Roman Portrait Busts
Michael Grant describes how, in their portrait-heads, which reveal an extraordinary grasp of the subject’s personality, Roman sculptors ‘created one of the outstanding arts of all time’.
‘One cannot imagine’, somebody said, ‘any Greek statue carrying on an intelligent conversation.’ That is, on the whole, true of the statues and sculptured heads of classical Greece, one of which, the Pericles of Cresilas (known to us from copies), Sir Mortimer Wheeler rather sacrilegiously described as ‘intellectually a barber’s dummy’: in no way reproducing the individual creative intellect that gave us fifth-century Athens.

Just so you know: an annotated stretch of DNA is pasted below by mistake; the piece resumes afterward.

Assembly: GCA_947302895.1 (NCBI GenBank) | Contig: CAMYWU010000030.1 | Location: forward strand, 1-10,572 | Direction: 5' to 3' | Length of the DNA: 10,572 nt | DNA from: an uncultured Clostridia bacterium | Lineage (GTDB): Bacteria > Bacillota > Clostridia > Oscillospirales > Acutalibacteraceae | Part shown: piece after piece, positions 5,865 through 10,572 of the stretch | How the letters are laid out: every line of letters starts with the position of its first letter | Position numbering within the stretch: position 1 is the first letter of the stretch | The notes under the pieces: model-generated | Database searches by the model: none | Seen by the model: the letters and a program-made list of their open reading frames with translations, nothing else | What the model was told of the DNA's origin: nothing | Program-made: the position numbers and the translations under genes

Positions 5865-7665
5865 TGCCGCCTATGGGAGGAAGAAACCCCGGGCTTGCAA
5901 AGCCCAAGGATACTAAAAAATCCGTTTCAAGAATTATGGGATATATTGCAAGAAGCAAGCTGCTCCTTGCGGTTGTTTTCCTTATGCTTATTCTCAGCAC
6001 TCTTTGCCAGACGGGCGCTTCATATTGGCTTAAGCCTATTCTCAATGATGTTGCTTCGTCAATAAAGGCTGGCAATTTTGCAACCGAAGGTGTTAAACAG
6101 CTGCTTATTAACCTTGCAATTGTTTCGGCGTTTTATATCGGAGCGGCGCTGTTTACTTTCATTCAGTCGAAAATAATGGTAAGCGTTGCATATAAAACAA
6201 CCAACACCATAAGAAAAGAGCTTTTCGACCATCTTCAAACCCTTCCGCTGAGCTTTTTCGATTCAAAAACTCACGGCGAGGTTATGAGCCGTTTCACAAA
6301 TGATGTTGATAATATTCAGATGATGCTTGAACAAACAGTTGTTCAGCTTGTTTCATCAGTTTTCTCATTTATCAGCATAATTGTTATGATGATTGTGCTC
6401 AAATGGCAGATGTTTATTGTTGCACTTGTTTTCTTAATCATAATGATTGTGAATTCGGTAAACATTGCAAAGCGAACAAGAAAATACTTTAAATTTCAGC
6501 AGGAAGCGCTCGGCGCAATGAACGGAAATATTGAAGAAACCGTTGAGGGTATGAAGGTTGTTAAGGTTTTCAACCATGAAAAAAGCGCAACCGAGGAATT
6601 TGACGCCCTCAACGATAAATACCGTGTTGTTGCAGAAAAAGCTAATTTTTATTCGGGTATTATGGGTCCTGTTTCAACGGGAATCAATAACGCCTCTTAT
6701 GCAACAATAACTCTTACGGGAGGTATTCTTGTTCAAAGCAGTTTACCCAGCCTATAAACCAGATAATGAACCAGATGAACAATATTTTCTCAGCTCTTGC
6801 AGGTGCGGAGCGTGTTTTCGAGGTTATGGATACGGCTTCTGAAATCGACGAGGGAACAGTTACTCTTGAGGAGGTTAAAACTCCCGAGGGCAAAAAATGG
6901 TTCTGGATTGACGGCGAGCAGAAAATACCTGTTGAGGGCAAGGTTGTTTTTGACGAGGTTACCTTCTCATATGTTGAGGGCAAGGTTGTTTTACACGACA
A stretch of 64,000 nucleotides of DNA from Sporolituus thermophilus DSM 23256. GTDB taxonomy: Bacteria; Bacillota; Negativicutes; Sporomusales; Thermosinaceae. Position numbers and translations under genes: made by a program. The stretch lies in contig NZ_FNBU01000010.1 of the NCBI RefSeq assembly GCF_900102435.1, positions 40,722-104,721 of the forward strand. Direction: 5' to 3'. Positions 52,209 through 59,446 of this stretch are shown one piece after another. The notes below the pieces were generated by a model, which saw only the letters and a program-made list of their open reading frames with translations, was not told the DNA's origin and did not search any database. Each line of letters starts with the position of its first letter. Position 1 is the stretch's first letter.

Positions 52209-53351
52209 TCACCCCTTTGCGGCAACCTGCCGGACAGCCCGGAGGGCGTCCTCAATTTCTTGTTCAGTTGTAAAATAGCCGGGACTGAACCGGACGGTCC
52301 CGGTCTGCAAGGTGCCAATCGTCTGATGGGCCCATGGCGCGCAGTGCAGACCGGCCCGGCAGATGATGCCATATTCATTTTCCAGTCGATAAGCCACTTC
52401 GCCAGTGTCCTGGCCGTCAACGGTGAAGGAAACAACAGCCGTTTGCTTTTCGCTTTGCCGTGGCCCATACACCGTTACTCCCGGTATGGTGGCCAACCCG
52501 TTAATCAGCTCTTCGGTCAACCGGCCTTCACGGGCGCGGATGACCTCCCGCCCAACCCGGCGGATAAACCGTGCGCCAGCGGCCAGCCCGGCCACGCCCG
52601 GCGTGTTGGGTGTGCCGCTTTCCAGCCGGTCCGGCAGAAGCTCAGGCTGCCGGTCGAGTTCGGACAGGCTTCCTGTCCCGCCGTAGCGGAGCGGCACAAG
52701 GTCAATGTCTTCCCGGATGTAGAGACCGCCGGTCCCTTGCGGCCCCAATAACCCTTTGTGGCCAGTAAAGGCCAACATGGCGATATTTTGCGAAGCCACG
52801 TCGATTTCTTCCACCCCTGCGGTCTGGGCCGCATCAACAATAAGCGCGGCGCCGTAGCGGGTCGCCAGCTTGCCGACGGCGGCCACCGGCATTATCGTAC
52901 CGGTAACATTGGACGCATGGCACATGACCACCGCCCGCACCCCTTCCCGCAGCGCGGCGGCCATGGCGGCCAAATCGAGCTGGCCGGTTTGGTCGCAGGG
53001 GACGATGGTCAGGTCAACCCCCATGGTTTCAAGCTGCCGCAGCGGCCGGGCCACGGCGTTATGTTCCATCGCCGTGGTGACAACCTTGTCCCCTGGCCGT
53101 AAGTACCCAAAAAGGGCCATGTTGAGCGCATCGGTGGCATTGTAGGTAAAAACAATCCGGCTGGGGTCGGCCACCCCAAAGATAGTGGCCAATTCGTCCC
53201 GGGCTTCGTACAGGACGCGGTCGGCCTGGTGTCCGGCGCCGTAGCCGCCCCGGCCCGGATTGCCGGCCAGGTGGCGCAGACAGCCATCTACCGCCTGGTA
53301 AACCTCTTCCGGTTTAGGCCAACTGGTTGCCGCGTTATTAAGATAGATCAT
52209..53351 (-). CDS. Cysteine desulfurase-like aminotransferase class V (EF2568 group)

Nor, indeed, was that the aim of the Athenian sculptor, who sought to present an ideal picture, a figure that displayed a generalized, overall balance and harmony. A hundred years later, and more emphatically still during the last centuries before our era, there was a change, or several changes. The sculptors of Hellenistic Greece, like the biographers of that same individualistic epoch, increasingly desired to stress the unique, private pattern of the personage whom they were depicting.
One reason why they did so was because people were coming to believe that the human personality was something that to some extent survived after death. And this not wholly destructible soul was felt to shine through a person’s idiosyncrasies, which were carefully studied by adherents of the fashionable pseudo-science of physiognomy, and deserved scrupulous delineation.